Traditionally, online shopping has always had one constant feature. That feature is the search bar which may end up being a thing of the past as originally reported on MIT Technology review. Two large companies on slyce.it are already testing out the technology which may make your search bar a thing of the past.
Shoes.com as well as Pinterest are turning to a technique known as deep learning to shake things up with how their users shop. With deep learning, they are developing programs which will allow users to shop with images, rather than keywords.
Shoes.com is utilizing the technology of tech startup Sentient to accomplish this approach. Initially, they will only be offering the image search feature with their women’s boots section of its Canadian store. Users simply click the “visual filter” button and the user is presented with a grid that makes up 12 of its varying styles. The user can then select the styles of interest to them to further match what type of styles they are interested in. By further drilling through the selection, the program then matches the user to choices based on items that match the unique characteristics of the styles chosen so far. Roger Hardy, the CEO of Shoes.com, has stated that there is evidence that visual search helps to increase sales. As a result he is considering expanding the search capability to other categories of footwear.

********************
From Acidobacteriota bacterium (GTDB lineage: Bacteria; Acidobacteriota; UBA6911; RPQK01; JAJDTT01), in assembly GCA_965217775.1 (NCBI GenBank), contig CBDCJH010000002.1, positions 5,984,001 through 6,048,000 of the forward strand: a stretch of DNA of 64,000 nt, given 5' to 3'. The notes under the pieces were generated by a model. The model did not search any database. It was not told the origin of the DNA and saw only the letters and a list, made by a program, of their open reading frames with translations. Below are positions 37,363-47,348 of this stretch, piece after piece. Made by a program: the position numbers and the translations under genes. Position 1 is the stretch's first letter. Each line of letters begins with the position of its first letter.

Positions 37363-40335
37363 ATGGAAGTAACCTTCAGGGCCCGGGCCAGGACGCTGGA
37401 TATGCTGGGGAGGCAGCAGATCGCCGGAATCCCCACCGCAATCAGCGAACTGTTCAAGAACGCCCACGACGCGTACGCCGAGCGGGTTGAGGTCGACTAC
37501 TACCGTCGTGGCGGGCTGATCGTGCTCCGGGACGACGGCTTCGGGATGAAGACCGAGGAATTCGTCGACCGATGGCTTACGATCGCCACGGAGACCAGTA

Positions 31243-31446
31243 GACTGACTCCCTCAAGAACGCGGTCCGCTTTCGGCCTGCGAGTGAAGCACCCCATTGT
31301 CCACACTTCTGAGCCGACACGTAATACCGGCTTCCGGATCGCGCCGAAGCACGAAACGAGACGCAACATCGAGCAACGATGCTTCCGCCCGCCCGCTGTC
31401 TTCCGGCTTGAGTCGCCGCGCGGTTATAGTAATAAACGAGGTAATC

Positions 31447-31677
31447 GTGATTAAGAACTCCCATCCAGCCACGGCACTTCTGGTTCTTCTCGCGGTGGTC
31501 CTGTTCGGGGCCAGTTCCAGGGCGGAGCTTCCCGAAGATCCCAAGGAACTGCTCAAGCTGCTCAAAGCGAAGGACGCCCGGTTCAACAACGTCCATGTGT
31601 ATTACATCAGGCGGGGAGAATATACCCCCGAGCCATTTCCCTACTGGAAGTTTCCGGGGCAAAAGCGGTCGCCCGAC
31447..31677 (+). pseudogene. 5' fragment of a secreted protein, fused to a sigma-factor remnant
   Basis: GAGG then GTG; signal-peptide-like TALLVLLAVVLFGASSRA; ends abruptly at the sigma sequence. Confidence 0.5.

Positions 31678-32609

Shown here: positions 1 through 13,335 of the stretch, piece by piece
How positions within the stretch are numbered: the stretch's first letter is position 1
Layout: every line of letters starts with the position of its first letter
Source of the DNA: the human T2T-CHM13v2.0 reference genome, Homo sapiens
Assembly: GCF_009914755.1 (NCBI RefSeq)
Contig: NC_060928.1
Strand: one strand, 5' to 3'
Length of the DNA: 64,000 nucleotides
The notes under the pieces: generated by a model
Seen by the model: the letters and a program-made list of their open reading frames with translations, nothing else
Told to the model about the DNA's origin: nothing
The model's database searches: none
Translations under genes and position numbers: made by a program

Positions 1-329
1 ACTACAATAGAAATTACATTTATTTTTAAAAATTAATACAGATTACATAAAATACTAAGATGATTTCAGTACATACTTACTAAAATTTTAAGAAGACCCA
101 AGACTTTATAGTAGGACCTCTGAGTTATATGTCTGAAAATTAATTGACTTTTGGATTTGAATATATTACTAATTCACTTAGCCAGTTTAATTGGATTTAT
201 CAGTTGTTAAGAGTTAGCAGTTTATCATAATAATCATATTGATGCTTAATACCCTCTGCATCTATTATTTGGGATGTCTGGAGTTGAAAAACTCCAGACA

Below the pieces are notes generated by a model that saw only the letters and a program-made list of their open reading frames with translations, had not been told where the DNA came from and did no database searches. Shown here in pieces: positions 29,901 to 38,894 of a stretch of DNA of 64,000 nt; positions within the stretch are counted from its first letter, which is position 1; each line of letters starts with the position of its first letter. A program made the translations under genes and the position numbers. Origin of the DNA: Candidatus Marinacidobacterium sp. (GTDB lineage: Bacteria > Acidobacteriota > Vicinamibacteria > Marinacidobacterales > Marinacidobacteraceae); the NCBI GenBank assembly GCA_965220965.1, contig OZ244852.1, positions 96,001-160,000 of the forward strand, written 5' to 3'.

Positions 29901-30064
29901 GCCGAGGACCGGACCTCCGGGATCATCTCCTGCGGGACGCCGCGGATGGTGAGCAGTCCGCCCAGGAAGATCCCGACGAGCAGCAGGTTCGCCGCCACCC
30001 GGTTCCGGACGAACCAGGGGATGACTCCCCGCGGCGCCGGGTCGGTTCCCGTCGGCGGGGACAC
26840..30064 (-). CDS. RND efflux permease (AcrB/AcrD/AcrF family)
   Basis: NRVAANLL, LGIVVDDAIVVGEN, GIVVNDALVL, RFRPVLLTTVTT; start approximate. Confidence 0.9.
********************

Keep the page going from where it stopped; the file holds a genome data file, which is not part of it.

As for Pinterest, they have decided to allow users to select from images on its service to do their shopping. Users simply draw a box around an item featured on the service and the program will automatically return similar items, some of which will have a buy button attached to make purchasing easier.
These are not the first companies to turn to image recognition software to help drive sales and simplify search. Amazon’s most recent phone, the Fire, had an image search feature based on products that users took pictures of. In 2010 Google purchased Like.com. This service would find similar products to the one the user was viewing, as well as allow for customization by the user for important features.
Slyce is another technology company which is working with image recognition technology to help drive sales for its retailers. For example, if a user were to select a product on a website that is out of stock, Slyce technology allows for similar style examples to be displayed to increase the likelihood of a sale being completed. This technology is called Product Link.
Another product being developed by Slyce is Scout. Scout allows users to simply take a picture of a product that interest them, and the application will compare pricing for that item using image recognition technology. The application allows users to also clip coupons from some of the largest online couponing websites available.
With time we may possibly see less and less of our standard search bars when browsing online. Image recognition technology has continued to grow by leaps and bounds resulting in new innovative platforms for consumers to find exactly what they’re looking for.